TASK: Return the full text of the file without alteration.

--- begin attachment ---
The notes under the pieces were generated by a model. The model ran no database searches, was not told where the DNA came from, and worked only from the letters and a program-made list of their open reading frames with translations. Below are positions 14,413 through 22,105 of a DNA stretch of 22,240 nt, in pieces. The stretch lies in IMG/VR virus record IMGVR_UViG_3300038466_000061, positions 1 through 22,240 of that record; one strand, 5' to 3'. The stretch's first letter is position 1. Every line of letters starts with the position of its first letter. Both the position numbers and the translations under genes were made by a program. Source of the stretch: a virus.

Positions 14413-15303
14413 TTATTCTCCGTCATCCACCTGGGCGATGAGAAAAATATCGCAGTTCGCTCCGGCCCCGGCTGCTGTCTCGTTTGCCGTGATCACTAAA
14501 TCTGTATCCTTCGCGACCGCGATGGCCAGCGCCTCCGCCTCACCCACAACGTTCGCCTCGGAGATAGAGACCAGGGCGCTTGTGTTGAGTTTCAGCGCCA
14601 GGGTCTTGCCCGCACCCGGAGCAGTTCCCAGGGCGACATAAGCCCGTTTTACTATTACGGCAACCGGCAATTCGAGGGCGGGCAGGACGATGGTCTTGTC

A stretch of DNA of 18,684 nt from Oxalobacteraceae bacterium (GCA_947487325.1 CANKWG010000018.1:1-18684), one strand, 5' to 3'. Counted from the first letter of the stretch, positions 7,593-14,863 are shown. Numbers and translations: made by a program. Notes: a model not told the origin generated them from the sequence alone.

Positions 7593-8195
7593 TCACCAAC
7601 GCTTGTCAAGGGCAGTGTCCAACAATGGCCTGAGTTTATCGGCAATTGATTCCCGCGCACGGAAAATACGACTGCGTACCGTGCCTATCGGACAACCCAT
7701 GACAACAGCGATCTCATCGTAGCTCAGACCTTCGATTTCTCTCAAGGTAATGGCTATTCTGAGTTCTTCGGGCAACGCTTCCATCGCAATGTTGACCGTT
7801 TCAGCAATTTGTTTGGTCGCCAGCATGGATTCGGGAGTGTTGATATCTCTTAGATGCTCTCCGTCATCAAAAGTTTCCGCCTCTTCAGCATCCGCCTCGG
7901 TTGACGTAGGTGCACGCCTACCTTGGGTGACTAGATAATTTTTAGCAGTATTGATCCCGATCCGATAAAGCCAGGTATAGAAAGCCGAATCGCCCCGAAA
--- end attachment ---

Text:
The notes under the pieces were generated by a model. The model ran no database searches, was not told where the DNA came from, and worked only from the letters and a program-made list of their open reading frames with translations. Below are positions 14,413 through 22,105 of a DNA stretch of 22,240 nt, in pieces. The stretch lies in IMG/VR virus record IMGVR_UViG_3300038466_000061, positions 1 through 22,240 of that record; one strand, 5' to 3'. The stretch's first letter is position 1. Every line of letters starts with the position of its first letter. Both the position numbers and the translations under genes were made by a program. Source of the stretch: a virus.

Positions 14413-15303
14413 TTATTCTCCGTCATCCACCTGGGCGATGAGAAAAATATCGCAGTTCGCTCCGGCCCCGGCTGCTGTCTCGTTTGCCGTGATCACTAAA
14501 TCTGTATCCTTCGCGACCGCGATGGCCAGCGCCTCCGCCTCACCCACAACGTTCGCCTCGGAGATAGAGACCAGGGCGCTTGTGTTGAGTTTCAGCGCCA
14601 GGGTCTTGCCCGCACCCGGAGCAGTTCCCAGGGCGACATAAGCCCGTTTTACTATTACGGCAACCGGCAATTCGAGGGCGGGCAGGACGATGGTCTTGTC

A stretch of DNA of 18,684 nt from Oxalobacteraceae bacterium (GCA_947487325.1 CANKWG010000018.1:1-18684), one strand, 5' to 3'. Counted from the first letter of the stretch, positions 7,593-14,863 are shown. Numbers and translations: made by a program. Notes: a model not told the origin generated them from the sequence alone.

Positions 7593-8195
7593 TCACCAAC
7601 GCTTGTCAAGGGCAGTGTCCAACAATGGCCTGAGTTTATCGGCAATTGATTCCCGCGCACGGAAAATACGACTGCGTACCGTGCCTATCGGACAACCCAT
7701 GACAACAGCGATCTCATCGTAGCTCAGACCTTCGATTTCTCTCAAGGTAATGGCTATTCTGAGTTCTTCGGGCAACGCTTCCATCGCAATGTTGACCGTT
7801 TCAGCAATTTGTTTGGTCGCCAGCATGGATTCGGGAGTGTTGATATCTCTTAGATGCTCTCCGTCATCAAAAGTTTCCGCCTCTTCAGCATCCGCCTCGG
7901 TTGACGTAGGTGCACGCCTACCTTGGGTGACTAGATAATTTTTAGCAGTATTGATCCCGATCCGATAAAGCCAGGTATAGAAAGCCGAATCGCCCCGAAA